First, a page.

How Many Dead?

“Hey! Hey! AHA… How Many Patients Did You Kill Today?”

While there are no protesters chanting in the streets to demand that the American Hospital Association do something about the staggering number of patients who are killed by medical mistakes every year, the question might be: why not? For all of the inaugural talk of American carnage, the real killing grounds are not in the blighted innner cities, but in the 5,564 hospitals across the country.

Just what the body count may be has been the subject of a battle that has been playing out in medical journals and patient safety conferences for the past three years.

It all started with a 2013 paper by John James, PhD., which suggested that a whole lot of people are dying because of faulty or negligent care in American hospitals.

“One must hope,” James wrote in the Journal of Patient Safety, “that the present, evidence-based estimate of 400,000+ deaths per year will foster an outcry for overdue changes and increased vigilance in medical care.”

What was fostered instead was mostly a collective shrug from the medical establishment, loathe to credit such an outrageous claim from the ranks of the patient safety movement. James’ hopes for an outcry were partly fulfilled when Johns Hopkins Dr. Martin Makary published a paper along the same lines in the prestigious British Medical Journal, claiming that more 200,000 patients were dying every year — which means that one out of 10 Americans leave the hospital feet first because of a preventable error, making it the third leading cause of preventable death in America.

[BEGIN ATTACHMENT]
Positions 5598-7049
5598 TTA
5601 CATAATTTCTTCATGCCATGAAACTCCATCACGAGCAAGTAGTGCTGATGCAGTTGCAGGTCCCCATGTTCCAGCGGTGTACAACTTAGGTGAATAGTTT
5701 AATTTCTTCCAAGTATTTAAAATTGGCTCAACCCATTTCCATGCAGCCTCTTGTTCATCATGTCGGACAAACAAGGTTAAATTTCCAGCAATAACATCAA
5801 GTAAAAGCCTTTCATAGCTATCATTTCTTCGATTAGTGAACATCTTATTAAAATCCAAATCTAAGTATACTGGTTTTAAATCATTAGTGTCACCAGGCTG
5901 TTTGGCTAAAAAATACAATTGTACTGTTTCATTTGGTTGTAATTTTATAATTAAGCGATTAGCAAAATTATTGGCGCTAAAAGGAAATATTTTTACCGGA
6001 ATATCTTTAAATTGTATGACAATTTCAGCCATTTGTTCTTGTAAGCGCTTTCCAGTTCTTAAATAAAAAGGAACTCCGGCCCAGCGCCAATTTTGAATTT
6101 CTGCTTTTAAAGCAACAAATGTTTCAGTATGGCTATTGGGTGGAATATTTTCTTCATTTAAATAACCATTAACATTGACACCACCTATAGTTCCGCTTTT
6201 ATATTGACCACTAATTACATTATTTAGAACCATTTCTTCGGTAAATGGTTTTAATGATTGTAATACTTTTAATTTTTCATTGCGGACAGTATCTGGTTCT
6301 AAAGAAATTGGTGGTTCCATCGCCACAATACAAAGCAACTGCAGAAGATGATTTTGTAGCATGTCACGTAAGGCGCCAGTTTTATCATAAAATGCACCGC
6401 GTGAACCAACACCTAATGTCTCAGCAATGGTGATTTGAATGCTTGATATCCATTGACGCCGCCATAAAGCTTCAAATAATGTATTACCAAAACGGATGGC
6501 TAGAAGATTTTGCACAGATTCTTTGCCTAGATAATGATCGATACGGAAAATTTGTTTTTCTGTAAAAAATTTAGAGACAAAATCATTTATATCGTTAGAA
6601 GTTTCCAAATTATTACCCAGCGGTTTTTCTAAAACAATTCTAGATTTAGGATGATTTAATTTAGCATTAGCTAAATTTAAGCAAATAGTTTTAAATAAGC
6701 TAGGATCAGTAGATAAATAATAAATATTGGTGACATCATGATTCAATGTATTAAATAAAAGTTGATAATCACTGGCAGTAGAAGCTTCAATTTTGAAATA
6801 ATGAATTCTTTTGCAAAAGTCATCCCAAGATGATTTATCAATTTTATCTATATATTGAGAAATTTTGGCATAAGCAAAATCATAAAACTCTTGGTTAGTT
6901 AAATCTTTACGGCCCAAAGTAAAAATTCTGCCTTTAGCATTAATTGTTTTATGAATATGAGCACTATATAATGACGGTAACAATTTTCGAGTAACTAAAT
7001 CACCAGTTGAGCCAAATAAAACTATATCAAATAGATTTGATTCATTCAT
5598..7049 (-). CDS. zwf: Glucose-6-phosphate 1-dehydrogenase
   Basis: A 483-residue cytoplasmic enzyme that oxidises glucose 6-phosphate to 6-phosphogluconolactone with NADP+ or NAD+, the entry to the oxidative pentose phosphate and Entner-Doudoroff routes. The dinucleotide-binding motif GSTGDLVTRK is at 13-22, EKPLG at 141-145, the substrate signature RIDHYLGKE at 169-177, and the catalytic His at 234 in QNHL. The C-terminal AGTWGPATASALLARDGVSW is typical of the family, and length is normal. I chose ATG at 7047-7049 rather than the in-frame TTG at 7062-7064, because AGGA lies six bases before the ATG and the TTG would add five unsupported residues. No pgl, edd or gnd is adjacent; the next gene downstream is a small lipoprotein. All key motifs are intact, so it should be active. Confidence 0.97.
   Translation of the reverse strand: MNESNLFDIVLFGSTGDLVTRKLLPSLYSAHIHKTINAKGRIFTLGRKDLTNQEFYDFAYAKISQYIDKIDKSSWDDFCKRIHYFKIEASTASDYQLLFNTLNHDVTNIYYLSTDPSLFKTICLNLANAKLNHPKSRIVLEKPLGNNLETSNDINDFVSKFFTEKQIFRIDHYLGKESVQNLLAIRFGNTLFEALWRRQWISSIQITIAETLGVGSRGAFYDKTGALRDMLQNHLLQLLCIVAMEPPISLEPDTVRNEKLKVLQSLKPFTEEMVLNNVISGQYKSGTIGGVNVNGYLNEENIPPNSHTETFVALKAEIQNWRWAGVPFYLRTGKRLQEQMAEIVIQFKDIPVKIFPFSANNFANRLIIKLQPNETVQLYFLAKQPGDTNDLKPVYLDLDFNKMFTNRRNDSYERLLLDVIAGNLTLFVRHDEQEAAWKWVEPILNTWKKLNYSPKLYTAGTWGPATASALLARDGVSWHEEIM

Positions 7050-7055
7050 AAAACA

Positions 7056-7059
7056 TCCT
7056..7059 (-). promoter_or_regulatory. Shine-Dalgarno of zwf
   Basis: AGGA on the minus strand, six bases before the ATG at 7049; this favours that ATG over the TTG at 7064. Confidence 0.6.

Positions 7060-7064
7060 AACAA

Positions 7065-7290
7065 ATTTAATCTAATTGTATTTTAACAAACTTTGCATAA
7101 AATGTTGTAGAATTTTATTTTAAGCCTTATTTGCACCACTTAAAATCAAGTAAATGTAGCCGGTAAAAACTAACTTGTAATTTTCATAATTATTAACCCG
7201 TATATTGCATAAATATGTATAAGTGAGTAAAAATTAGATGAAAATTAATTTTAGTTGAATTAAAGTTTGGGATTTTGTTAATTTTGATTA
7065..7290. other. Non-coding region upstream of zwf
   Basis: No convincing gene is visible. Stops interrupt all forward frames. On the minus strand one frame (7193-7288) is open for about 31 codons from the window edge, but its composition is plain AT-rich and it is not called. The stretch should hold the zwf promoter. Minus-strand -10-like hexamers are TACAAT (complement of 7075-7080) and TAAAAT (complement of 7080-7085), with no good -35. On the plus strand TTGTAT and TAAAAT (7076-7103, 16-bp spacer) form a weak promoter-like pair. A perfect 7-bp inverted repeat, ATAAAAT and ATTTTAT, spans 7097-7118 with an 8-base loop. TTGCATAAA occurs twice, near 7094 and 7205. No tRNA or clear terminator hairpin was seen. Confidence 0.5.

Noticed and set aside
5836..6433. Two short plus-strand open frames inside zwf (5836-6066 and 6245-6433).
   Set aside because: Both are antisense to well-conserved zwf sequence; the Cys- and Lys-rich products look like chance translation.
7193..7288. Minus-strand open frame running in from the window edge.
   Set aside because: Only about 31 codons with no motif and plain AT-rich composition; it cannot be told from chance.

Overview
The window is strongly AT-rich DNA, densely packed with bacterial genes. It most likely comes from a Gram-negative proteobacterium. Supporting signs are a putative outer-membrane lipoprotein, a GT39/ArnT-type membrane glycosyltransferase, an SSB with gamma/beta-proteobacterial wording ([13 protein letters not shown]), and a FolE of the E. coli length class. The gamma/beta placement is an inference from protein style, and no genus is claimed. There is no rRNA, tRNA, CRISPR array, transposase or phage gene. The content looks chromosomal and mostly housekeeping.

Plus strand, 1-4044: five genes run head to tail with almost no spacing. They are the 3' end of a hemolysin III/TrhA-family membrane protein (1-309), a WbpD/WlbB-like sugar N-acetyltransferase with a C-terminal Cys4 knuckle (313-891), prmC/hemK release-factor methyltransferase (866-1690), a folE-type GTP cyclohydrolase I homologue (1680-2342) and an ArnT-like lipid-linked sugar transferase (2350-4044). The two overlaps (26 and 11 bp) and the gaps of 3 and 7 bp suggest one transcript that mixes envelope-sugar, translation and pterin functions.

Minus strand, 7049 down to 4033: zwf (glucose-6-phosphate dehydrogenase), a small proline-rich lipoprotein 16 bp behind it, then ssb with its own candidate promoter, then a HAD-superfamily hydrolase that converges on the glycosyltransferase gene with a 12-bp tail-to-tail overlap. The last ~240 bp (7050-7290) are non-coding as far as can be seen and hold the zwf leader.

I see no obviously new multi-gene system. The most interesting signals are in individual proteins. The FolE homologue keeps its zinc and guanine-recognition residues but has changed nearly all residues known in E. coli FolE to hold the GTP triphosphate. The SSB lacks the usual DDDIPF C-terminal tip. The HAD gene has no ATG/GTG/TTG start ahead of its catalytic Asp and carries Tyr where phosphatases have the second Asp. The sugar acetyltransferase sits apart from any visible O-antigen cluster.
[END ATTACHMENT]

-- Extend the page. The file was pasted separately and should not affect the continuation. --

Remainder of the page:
The outcry, however, came not from people in the streets, suddenly aware of the dicey chances of surviving a visit to the local infirmary, but from institutional patient safety advocates — not the grassroots types who are radicalized by the unecessary death of a loved one — but the professional advocates; doctors and others who make their living by working with and within the system.

Dr. Kaveh Shojania, editor-in-chief at BMJ Quality & Safety, wrote a paper scoffing at the high numbers of both Makary and James, positing that the annual death toll from preventable medical errors was more like 25,000.

In the medical journals, there are letters-to-the-editor, responses and rebuttals, a picking apart of data and critiques of methodology. The debate over just how many people suffer and die every year because of negligence and preventable medical error rages on, and it will continue to do so because of the subjective nature of the data.

Physician and patient safety advocate Kevin Kavanagh recently published an overview in the Journal of Patient Safety in which he compares all the viewpoints and reviews all the data. He and his colleagues arrive at a figure of 163,000 annual unecessary deaths, but that is almost an aside in his piece.

More to the point is that whether it’s 100,00 people every year, or 1,000 people every day, it is clear that the scale of the problem is enormous, and bickering over the numbers doesn’t help one bit.

“Some in the healthcare industry suggest the data are inadequate, and therefore, the estimates of death and injury are wrong. As a result, we should ignore current studies and wait for more perfect data,” Kavanagh writes. “However, the onus should not be on consumers but on the healthcare industry to generate comprehensive data to demonstrate that their product is safe… In what other industry would such a record be tolerated, let alone defended? Would the airline industry and public ever tolerate even a single preventable airline crash?”